The title Dean chose for the group exhibition she selected and which toured in 2005, An Aside, also refers to the title her earliest book of writing, and is now often also applied to the stories she tells about how her works come about.8 In the introduction she writes that the title is ‘active’: ‘it is no stage whisper but a decisive moment when an actor chooses to address the audience directly whilst not affecting the action on stage.’9 What does this mean? Is the ‘aside’ a part of the work or alongside yet outside it? This might remind the reader of Derrida’s discussion in Truth in Painting of the ‘passe-partout’, the border between work and frame for example when a drawing or painting is placed in a matte or cardboard mount, in relation to the figure of the ‘parergon’ in Kant:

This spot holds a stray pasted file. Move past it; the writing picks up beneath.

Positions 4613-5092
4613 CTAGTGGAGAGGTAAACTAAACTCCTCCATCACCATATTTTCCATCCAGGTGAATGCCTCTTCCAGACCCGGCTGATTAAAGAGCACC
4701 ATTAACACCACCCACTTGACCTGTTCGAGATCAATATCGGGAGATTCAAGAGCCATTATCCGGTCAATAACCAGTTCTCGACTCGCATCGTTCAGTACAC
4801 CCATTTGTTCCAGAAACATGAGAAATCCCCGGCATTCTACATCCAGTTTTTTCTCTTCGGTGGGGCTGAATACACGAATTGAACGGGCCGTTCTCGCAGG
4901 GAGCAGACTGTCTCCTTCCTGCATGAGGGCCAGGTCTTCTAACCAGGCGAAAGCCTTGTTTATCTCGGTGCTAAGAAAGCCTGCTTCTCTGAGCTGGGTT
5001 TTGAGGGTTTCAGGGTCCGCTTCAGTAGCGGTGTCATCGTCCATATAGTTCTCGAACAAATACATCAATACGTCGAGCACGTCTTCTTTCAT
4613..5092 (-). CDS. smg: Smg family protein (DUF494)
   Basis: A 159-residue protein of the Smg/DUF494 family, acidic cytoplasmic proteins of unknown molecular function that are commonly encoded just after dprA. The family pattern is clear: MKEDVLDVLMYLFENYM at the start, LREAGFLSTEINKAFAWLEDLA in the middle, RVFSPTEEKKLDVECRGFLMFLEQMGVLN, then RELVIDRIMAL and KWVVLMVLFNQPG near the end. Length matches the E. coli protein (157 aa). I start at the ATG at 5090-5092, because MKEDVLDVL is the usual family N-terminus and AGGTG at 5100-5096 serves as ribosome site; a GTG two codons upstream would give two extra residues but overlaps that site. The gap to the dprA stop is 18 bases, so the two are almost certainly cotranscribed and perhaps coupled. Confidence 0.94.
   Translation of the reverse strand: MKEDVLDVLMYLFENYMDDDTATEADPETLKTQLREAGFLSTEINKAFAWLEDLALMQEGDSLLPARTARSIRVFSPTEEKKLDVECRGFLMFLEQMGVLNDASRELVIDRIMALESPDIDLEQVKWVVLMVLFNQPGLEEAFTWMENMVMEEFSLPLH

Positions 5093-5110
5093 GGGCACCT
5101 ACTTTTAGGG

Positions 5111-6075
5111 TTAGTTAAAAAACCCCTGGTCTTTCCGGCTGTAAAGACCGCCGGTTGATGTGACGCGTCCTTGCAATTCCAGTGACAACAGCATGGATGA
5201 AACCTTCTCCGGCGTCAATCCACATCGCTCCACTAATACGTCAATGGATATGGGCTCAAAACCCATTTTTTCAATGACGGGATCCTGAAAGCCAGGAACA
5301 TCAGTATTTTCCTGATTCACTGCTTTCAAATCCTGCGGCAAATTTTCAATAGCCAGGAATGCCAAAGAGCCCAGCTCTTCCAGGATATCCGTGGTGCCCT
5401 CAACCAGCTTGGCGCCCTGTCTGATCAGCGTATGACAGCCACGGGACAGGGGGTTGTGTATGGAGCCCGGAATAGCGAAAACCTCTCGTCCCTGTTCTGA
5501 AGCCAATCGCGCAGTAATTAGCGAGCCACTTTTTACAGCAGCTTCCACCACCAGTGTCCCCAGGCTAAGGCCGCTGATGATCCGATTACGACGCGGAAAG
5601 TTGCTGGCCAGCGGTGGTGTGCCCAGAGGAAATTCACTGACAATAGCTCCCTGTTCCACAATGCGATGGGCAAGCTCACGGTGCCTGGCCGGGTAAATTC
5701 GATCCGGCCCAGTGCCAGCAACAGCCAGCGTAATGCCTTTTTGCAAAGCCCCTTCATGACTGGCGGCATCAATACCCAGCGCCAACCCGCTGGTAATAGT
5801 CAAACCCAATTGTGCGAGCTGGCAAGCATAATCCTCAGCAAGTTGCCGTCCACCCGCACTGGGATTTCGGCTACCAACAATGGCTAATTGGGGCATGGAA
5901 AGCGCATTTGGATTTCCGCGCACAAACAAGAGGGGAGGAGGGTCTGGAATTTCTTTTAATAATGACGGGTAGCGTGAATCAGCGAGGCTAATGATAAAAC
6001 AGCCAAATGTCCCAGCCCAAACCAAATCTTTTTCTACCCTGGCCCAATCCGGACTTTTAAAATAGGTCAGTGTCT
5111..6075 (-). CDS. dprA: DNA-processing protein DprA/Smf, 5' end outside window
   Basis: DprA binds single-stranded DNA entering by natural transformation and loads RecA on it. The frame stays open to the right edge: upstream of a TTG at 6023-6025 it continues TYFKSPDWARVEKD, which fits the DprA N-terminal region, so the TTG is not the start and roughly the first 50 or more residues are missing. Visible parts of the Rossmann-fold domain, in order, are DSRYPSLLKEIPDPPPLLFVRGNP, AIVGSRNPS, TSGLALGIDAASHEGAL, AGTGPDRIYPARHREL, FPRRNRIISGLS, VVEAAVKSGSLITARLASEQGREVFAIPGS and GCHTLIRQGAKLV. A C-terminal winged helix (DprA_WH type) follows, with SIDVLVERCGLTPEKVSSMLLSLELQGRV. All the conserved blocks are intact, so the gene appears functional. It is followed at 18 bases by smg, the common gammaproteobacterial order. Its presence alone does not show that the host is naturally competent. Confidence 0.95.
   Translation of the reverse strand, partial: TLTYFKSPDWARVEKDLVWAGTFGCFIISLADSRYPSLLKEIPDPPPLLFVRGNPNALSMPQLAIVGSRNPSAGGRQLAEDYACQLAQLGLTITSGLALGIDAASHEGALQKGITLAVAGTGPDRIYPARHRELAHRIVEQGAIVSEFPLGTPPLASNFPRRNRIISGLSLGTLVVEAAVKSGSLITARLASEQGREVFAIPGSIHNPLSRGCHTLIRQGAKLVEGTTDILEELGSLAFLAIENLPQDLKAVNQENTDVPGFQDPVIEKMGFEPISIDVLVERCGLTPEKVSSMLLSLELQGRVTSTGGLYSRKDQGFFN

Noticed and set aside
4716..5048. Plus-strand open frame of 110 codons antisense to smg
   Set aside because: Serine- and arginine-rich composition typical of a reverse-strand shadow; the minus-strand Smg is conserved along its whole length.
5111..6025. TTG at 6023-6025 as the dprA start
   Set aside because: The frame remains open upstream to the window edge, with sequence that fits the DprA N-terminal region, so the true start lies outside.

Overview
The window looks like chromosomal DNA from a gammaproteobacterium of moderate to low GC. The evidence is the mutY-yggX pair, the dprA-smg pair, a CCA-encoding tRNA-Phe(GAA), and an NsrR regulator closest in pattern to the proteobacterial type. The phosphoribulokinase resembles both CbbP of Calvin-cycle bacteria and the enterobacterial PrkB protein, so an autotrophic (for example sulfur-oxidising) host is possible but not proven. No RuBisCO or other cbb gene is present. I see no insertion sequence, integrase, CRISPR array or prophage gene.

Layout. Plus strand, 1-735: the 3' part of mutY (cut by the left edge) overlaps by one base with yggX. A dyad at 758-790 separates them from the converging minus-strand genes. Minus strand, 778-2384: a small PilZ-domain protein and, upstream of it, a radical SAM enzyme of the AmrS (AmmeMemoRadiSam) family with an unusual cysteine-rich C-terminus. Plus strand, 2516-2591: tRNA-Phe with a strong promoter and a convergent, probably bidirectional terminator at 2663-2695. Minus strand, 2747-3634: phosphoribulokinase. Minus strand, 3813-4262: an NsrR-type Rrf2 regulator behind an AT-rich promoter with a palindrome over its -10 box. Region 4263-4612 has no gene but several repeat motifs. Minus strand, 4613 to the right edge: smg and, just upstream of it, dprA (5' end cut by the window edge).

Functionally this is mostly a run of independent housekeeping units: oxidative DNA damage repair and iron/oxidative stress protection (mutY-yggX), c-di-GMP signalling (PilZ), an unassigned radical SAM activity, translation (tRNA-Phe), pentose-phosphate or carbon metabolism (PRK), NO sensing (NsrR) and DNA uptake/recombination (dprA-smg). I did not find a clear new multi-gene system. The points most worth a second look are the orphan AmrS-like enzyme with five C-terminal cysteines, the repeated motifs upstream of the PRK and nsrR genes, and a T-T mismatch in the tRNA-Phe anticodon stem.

‘…neither work [ergon] nor outside the work [hors d’oeuvre], neither inside nor outside, neither above nor below, it disconcerts any opposition but does not remain indeterminate and it gives rise to the work. It is no longer merely around the work. That which it puts in place — the instances of the frame, the title, the signature, the legend, etc. — does not stop disturbing the internal order of discourse on painting, its works, its commerce, its evaluations, its surplus-values, its speculation, its law, and its hierarchies.’10